Men in Black review, Men in Black DVD review, Men in Black Blu-ray review
Tommy Lee Jones, Will Smith, Linda Fiorentino, Vincent D'Onofrio, Rip Torn
Barry Sonnenfeld
Men in Black

Reviewed by Jason Zingale



hen “Men in Black” opened on July 6th, 1997, Will Smith was already riding high on the success of another sci-fi blockbuster, “Independence Day.” It didn’t take a genius to figure out that his next film was guaranteed to be a hit, regardless of whether or not it was actually any good, but the fact that it was good only helped to make “Men in Black” one of the year’s biggest movies. What many people fail to remember is that while the film is lots of fun, it isn’t half the summer tentpole movie that we’ve come to expect from studios nowadays. Both "Pirates of the Caribbean" and "Spider-Man" offer richer, more rewarding moviegoing experiences, but what "Men in Black" lacks in depth, it makes up for with an infectious childlike enthusiasm for its zany premise.

Based on the obscure Marvel comic book of the same name, the film stars Tommy Lee Jones as Agent Kay, a member of a secret government division that monitors extraterrestrials hiding out on Earth. But when his partner calls it quits following a procedural slip-up, Kay finds his replacement in former NYPD cop James Edwards (Smith), and not a moment too soon. A giant cockroach from space (Vincent D'Onofrio) has arrived on Earth looking for a mysterious power source that could fuel an entire war, and only the Men in Black have the technology capable of stopping the vulgar alien bug from achieving his plans for intergalactic domination.

Made back in the day when Smith accompanied every movie role with a theme song on the soundtrack, “Men in Black” isn’t exactly the actor’s finest hour, but it did serve as a major stepping stone to bigger and better things. Jones, meanwhile, was just in the midst of a career reinvention after critical failures like “Volcano” and “Batman Forever,” and though “Men in Black” was far from the actor's eventual destination, it did make him look cool again. That is, if Tommy Lee Jones was ever cool to begin with. That’s saying quite a bit when you consider that neither actor is particularly memorable in their respective roles, but one actor that does stand out is Vincent D’Onofrio, who is clearly having a blast hamming it up as the film's eccentric villain.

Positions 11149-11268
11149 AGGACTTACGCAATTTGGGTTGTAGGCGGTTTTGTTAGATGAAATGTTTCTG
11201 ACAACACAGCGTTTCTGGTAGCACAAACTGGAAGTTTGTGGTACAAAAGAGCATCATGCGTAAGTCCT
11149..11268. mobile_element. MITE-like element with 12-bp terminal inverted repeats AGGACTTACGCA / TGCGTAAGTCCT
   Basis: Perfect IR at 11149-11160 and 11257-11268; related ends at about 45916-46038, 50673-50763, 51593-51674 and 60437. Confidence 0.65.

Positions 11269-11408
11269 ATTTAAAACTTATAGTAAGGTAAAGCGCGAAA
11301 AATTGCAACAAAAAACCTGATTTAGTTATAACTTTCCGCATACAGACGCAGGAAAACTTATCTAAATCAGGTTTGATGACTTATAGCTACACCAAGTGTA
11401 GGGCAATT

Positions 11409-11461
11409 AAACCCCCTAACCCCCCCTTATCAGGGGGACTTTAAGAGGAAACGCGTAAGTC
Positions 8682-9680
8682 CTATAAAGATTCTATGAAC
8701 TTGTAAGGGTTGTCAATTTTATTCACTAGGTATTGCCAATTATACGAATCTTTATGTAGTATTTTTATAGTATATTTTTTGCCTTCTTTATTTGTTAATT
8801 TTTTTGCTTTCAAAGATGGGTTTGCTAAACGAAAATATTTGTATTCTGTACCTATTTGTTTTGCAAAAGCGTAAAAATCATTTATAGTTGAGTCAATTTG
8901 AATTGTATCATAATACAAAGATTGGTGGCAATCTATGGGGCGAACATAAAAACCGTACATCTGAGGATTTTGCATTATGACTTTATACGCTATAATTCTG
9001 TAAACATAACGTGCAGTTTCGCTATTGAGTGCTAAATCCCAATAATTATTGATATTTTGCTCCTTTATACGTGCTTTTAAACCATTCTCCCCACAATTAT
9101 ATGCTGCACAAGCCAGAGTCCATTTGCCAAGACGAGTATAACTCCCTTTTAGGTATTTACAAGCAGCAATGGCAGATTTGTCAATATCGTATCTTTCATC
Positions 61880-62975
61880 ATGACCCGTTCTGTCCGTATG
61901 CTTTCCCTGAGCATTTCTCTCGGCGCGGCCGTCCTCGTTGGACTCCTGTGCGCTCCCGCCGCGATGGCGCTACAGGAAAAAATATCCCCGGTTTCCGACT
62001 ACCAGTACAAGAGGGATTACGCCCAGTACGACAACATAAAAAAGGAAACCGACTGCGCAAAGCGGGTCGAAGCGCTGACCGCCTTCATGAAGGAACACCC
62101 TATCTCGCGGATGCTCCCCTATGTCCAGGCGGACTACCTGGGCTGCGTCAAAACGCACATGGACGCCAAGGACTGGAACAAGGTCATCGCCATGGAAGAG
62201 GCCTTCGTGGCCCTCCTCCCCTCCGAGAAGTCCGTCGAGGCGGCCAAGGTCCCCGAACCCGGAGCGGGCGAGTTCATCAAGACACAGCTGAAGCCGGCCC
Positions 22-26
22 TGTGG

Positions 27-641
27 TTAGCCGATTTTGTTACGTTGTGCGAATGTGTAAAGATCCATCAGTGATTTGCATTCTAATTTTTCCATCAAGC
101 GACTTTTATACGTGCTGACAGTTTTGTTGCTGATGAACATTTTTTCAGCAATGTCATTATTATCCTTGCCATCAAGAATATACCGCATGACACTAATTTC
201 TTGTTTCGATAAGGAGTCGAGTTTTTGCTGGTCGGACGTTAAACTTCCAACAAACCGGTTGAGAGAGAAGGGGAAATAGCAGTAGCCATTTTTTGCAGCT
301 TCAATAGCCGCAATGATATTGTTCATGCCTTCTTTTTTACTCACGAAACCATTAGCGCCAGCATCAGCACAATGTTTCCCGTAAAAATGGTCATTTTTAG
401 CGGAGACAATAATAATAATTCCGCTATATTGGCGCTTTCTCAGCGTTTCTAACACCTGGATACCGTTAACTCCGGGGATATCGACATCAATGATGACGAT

It’s been nearly ten years since I last saw “Men in Black,” and though my opinion of the film has changed in that time, it remains a positive one. Once heralded as a sci-fi blockbuster that helped establish Will Smith’s vise-like grip over the critical Fourth of July weekend, “Men in Black” now plays more like a campy (albeit fun) B-movie anchored by some charismatic performances from its two stars. The special effects look pretty dated, and the comedy is more silly than smart, but it’s hard not to enjoy “Men in Black” for what it is: an entertaining slice of guilt-free fun.

Single-Disc Blu-Ray Review:

The single-disc release of “Men in Black” will look vaguely familiar to those that owned the special edition DVD from the late 90s, but while all of the extras have been preserved for this new Blu-ray edition, there are only a handful that are actually worth your time. The technical commentary track with director Barry Sonnenfeld and effects master Rick Baker offers excellent insight into the making-of the film, while the production featurette “Metamorphoses of Men in Black” elaborates on specifics like SFX and creature design. The other commentary (with Sonnenfeld and Tommy Lee Jones) is tame in comparison, despite the fact that it includes a telestrator option where the director draws on the screen à la “Monday Night Football.”

Also included are four minutes of deleted/extended scenes (if someone could explain to me how a scene without CGI is either of these, I’d be extremely grateful), VFX scene deconstruction, concept art, storyboard comparisons, a scene editing workshop, and much more. Exclusive to the Blu-ray version is a BD Live-enabled trivia game (“Intergalactic Pursuit”), a glorified magic 8 ball (“Ask Frank the Pug”), and an alien subtitle track that was impossible to access. Of course, while the lack of any decent exclusives might turn away some potential buyers, the superb improvements made over both the video and audio make this well worth picking up.

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